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Subject: Re: [boost] async_read SEGFAULT
From: hh h (jupiter.hce_at_[hidden])
Date: 2019-01-09 05:59:02

Thank you so much Richard, as always appreciate for your sharing and
insight comments.

On 1/8/19, Richard Hodges via Boost <boost_at_[hidden]> wrote:
> On Tue, 8 Jan 2019 at 03:22, hh h via Boost <boost_at_[hidden]> wrote:
>> Thanks Richard, I was wandering the strand real role, thanks for the
>> explanation.
>> As you pointed out the two life time static buffers one for read one
>> for write should be the same as the life time of the socket attached
>> to each session. In a server, there could be more than thousand
>> session connections, in terms of resource management, would you think
>> it is good or bad idea if to use a global buffer pool management class
>> so the global buffers can be shared by all sessions?
> When writing software for high concurrent use, you have to assume that at
> some point, every client will read and write at the same time.
> Whether you use some centralised buffer resource or not, your total maximum
> working set size will be the same in either case.
> In this case you're better off allocating the maximum memory a session will
> need and having it owned by the session because if you run out of resources
> due to too many sessions, its better that it happens before the session is
> connected than half way through the user's operations.
> Therefore, if your server is able to handle (say) 5000 clients at the same
> time, you may as well allocate the memory for 5000 connections at program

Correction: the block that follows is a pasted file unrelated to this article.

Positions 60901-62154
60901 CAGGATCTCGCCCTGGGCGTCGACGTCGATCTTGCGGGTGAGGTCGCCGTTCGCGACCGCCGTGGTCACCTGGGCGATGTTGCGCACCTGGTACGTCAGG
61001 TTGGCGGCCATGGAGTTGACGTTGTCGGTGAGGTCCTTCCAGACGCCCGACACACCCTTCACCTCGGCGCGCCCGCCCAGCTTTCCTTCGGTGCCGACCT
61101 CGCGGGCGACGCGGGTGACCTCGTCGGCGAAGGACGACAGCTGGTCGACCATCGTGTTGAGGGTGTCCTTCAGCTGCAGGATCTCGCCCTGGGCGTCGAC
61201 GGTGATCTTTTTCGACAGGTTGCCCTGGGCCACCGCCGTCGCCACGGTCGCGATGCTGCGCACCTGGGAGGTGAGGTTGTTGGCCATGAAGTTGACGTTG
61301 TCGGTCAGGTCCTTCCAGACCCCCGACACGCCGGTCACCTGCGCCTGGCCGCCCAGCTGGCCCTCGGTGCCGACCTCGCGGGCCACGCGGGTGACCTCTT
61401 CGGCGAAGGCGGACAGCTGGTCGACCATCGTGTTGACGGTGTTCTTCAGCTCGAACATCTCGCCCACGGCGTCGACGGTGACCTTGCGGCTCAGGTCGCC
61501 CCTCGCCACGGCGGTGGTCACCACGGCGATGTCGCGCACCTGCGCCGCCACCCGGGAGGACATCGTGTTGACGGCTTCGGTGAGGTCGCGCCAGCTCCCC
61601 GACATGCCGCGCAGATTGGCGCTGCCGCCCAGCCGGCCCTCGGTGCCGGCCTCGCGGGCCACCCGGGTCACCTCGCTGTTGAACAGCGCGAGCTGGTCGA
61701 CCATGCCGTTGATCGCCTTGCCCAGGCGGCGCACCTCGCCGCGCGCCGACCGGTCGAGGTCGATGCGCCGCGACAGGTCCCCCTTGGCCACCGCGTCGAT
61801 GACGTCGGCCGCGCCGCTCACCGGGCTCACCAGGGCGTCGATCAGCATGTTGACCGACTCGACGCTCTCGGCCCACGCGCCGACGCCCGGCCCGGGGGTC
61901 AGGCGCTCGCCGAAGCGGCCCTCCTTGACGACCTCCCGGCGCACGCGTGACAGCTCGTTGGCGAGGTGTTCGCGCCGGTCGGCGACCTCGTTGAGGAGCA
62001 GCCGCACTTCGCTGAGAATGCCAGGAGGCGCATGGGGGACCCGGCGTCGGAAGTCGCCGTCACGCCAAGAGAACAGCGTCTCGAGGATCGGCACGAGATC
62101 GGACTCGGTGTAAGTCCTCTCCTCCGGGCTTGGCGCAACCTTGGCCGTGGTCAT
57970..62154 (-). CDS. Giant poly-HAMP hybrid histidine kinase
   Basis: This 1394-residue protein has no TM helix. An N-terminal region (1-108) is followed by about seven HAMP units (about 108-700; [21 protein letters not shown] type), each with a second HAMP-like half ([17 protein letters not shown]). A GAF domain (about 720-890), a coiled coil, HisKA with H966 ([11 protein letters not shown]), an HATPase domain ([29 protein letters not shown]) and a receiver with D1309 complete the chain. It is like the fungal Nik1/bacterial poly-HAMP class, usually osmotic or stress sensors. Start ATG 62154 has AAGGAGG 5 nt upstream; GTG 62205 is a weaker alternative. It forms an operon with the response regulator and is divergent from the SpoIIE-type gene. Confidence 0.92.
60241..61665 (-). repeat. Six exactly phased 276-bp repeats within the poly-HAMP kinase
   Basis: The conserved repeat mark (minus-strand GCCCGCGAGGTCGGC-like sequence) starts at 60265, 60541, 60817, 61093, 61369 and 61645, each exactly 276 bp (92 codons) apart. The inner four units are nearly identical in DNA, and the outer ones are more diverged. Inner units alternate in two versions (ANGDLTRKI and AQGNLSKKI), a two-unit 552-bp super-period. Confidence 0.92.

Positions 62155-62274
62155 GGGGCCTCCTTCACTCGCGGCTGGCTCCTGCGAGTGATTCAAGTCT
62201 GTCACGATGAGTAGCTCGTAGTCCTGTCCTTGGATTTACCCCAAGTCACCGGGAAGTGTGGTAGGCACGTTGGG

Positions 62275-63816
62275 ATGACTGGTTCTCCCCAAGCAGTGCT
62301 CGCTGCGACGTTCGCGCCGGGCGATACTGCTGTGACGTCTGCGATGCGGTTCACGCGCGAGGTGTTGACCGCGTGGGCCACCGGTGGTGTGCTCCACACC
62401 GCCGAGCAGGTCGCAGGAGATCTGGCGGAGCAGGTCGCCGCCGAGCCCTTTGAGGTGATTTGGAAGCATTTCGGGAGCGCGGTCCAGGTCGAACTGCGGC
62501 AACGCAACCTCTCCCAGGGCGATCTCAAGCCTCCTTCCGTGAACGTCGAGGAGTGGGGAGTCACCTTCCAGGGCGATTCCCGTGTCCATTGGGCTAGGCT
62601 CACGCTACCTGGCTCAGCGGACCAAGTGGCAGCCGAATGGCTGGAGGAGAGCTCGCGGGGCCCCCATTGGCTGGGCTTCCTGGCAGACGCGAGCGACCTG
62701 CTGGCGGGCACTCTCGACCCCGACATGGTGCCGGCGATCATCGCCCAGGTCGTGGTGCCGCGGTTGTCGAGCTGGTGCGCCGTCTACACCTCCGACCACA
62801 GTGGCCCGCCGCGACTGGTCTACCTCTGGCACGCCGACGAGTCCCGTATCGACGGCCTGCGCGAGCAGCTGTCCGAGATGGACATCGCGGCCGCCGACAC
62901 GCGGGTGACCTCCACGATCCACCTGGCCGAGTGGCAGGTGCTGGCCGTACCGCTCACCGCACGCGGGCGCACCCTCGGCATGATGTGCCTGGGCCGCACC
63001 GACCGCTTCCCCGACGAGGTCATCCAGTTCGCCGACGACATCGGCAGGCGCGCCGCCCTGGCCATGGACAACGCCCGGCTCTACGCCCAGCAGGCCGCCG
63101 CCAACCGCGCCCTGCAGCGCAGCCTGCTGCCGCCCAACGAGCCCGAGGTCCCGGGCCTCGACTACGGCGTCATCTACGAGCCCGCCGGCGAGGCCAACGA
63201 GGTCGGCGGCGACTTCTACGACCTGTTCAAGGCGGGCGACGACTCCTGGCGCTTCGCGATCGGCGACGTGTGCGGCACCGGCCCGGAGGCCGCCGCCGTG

> start (or even statically). If you don't have enough memory, better to know
> early!
>> One thing is clear, that a fixed size array like boost::array<char,
>> MAX_SIZE> readBuffer for each session async_read should not be used
>> (which I am currently using), allocate and reserve more than thousands
>> MAX_SIZE buffer in memory is not going to work.
> It depends how big your MAX_SIZE is. If it's (say) 100k (a huge buffer for
> most use cases) then 1,000 concurrent connections requires 1000*2*100k =
> 200Mb. 200 megabytes is not a lot of memory in a modern server.
>> I'll have to see if it
>> can be replaced by other boost simple smart buffer like
>> boost::asio::buffer which can be converted to a raw pointer char* for
>> feeding msgpack unpack input. (Vinnie did mention to use beast, might be
>> another option, I have to see how complicated that will be)
> asio::buffer creates a "buffer definition object" i.e. an object that
> describes the address and size of the actual buffer memory. Be careful
> about this. The asio ConstBufferSequence concept does not model actual
> memory, it models the idea of a sequence of "memory references". This is a
> slightly unclear (in my view) part of the documentation. It's worth looking
> at the example code, building it and single-stepping though it.
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